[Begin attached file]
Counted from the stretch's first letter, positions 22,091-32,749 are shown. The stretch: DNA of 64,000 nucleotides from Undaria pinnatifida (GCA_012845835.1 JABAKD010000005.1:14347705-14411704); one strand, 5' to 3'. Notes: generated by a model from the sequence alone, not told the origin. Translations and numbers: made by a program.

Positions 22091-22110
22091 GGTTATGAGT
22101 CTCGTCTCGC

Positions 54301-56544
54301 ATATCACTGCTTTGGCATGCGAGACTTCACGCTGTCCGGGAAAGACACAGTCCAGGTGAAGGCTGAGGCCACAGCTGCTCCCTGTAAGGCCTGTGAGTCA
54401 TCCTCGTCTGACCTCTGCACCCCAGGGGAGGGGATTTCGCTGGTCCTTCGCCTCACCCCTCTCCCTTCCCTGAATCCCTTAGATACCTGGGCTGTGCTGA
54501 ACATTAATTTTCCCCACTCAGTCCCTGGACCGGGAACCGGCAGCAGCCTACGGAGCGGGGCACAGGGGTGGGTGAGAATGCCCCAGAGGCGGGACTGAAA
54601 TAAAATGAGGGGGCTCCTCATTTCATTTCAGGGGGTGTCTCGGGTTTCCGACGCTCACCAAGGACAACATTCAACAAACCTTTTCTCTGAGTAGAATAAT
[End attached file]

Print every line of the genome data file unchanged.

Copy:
Counted from the stretch's first letter, positions 22,091-32,749 are shown. The stretch: DNA of 64,000 nucleotides from Undaria pinnatifida (GCA_012845835.1 JABAKD010000005.1:14347705-14411704); one strand, 5' to 3'. Notes: generated by a model from the sequence alone, not told the origin. Translations and numbers: made by a program.

Positions 22091-22110
22091 GGTTATGAGT
22101 CTCGTCTCGC

Positions 54301-56544
54301 ATATCACTGCTTTGGCATGCGAGACTTCACGCTGTCCGGGAAAGACACAGTCCAGGTGAAGGCTGAGGCCACAGCTGCTCCCTGTAAGGCCTGTGAGTCA
54401 TCCTCGTCTGACCTCTGCACCCCAGGGGAGGGGATTTCGCTGGTCCTTCGCCTCACCCCTCTCCCTTCCCTGAATCCCTTAGATACCTGGGCTGTGCTGA
54501 ACATTAATTTTCCCCACTCAGTCCCTGGACCGGGAACCGGCAGCAGCCTACGGAGCGGGGCACAGGGGTGGGTGAGAATGCCCCAGAGGCGGGACTGAAA
54601 TAAAATGAGGGGGCTCCTCATTTCATTTCAGGGGGTGTCTCGGGTTTCCGACGCTCACCAAGGACAACATTCAACAAACCTTTTCTCTGAGTAGAATAAT